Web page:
VMWare ESXi 6.5 CIM Data Disabled by Default

On February 6, 2017, in How-to, by Cubert aka (Cube Dweller)

I was recently tasked with an issue where our CIM probe was failing during CIM requests to new VMWare ESXi 6.5 servers we deployed. We were getting connection rejected failures from our probes which resulted in no valuable data being returned. We started following the breadcrumbs which lead us back to the ESXi host. We opened the UI and checked the health monitor in the UI and found it was showing “No sensor data available”. The first thing we checked was to see if the sfcbd-watchdog was running, and it was not. By default, this service was turned off, or so we thought! We turned on the service and the UI reported that the service was now running.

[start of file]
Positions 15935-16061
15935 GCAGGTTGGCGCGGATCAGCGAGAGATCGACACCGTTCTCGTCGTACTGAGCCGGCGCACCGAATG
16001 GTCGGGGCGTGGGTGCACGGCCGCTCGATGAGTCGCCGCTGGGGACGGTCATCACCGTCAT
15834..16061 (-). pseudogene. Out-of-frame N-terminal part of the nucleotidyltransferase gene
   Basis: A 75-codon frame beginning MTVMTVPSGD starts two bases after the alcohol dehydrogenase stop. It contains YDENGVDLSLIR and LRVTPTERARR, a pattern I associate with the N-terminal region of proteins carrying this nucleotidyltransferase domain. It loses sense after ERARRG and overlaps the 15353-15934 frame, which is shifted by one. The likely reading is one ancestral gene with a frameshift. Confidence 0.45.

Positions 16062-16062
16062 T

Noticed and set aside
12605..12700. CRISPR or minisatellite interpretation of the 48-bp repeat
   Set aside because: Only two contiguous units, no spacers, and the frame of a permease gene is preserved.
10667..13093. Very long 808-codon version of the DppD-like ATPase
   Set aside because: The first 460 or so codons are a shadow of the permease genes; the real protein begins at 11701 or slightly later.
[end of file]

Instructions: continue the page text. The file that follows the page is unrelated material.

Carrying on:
Even after several refreshes of the UI it stilled showed running but we still received a connection rejected. We rebooted the ESXi host and after it came back we tested the connections again and are still failing. We reopen the web UI and looked at the services again and there was our watchdog service stopped. We had set the service to autostart with host so this lead us to believe it must be dying at some point.


The best way to see what a service doesn’t like is to login to ESXi host using SSH and manually start the process and see what it’s output is. A quick /etc/init.d/sfcbd-watchdog start showed us that the service was “Administratively disabled”.

After digging around Google for some reference to this new data we came across a blurb about setting an option to allow CIM manager to run.

The command esxcli system wbem set –enable true followed by /etc/init.d/sfcbd-watchdog start allowed the sfcb-HTTPS-Daem process to start. This process is the TCP Listener that takes CIM requests from probes like ours and returns the health of the hardware.

You should get an output like the following

/etc/init.d/sfcbd-watchdog start
sfcbd-init: Getting Exclusive access, please wait…
sfcbd-init: Exclusive access granted.
sfcbd-init: Request to start sfcbd-watchdog, pid 69438
sfcbd-config[69448]: No third party cim providers installed